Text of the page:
EU Data Protection Authority Adopts Guidelines on the Implementation of the Right to be Forgotten

On November 26, 2014, the European data protection authorities (DPAs) assembled in the Article 29 Working Party (WP29) adopted guidelines on the implementation of the judgment of the European Court of Justice (ECJ) on the right to be forgotten. These guidelines contain the common interpretation of the ECJ’s ruling. They also include the common criteria to be used by the national DPAs when addressing complaints.

The guidelines clarified several points addressed by the Google Spain v Costeja ruling.

(1) Search engines qualify as data controllers under Directive 95/46/EC to a search engine insofar as (a) the processing of personal data is carried out in the context of the activities of a subsidiary on the territory of a Member State, (b) set up to promote and sell advertising space on its search engine in this Member State with the aim of making that service profitable. In this case, the processing of data by search engines, “must be distinguished from, and is additional to that carried out by publishers of third-party websites.”

(2) A fair balance between fundamental rights and interests may lead to a limited impact of de-listing on the access to information. (a) As the ECJ originally states, “the rights of the data subject prevail, as a general rule, over the economic interest of the search engine and that of internet users to have access to the personal information through the search engine.” (b) However, a balance must be made between the nature and sensitivity of the data and the interest of the public to have access to that information. (c) If the data subject plays a role in public life, the interest of the public will be significantly greater. (d) Therefore, the guidelines concluded, the impact of de-listing on individual’s rights to freedom of expression and access to information will be very limited. When DPAs assess the relevant circumstances, de-listing will not be appropriate, if the interest of the public overrides the rights of the data subject.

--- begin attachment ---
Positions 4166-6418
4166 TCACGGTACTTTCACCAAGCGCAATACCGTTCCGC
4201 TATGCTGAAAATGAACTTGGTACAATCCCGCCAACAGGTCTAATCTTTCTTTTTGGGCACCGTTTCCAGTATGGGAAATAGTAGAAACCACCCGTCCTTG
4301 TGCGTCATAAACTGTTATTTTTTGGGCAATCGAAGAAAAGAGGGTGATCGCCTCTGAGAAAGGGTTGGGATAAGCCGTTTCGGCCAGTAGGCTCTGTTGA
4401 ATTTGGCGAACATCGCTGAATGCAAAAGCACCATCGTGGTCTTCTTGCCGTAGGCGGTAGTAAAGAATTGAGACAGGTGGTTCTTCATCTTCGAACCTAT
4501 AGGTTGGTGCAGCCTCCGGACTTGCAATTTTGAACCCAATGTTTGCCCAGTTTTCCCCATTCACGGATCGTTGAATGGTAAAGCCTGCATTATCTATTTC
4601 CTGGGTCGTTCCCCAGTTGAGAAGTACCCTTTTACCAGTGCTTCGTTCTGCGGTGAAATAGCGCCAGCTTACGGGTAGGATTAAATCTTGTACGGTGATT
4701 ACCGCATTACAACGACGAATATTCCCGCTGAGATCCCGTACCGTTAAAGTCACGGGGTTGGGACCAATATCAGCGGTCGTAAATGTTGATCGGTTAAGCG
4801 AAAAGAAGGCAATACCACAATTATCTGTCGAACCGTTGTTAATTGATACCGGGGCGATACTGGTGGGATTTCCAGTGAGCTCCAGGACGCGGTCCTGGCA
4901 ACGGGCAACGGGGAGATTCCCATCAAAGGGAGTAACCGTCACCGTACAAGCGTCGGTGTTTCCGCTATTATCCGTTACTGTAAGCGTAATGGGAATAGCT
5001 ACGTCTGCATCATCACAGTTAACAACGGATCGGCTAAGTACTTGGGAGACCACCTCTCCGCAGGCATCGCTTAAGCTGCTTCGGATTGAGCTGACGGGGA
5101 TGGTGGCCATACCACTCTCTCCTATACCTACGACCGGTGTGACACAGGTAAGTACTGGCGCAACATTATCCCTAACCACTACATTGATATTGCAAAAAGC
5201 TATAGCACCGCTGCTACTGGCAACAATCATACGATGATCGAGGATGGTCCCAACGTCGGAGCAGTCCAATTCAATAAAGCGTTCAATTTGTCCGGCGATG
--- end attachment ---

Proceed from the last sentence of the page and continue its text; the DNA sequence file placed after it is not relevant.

(3) The original information will always remain accessible and no information is deleted from the original source. The right only affects the results obtained from searches made on the basis of a person’s name. That is, the original information will still be accessible using other search terms, or by direct access to the source.

(4) Data subjects seeking the de-listing of information do not have an obligation to contact the original website in order to exercise their rights towards the search engines. Likewise, search engines do not have a legal obligation to inform the webmasters on the delisting of specific links. However, the guidelines strongly encourage the search engines to provide the delisting criteria they use, and to make more detailed statistics available.

(5) As per the data subjects’ entitlement to request delisting, the guidelines stated that “DPAs will focus on claims where there is a clear link between the data subject and the EU, for instance where the data subject is a citizen or resident of an EU Member State.” This statement has the effect of narrowing down the application of the ECJ’s ruling in light of the general principle that, under EU law, everyone has a right to data protection.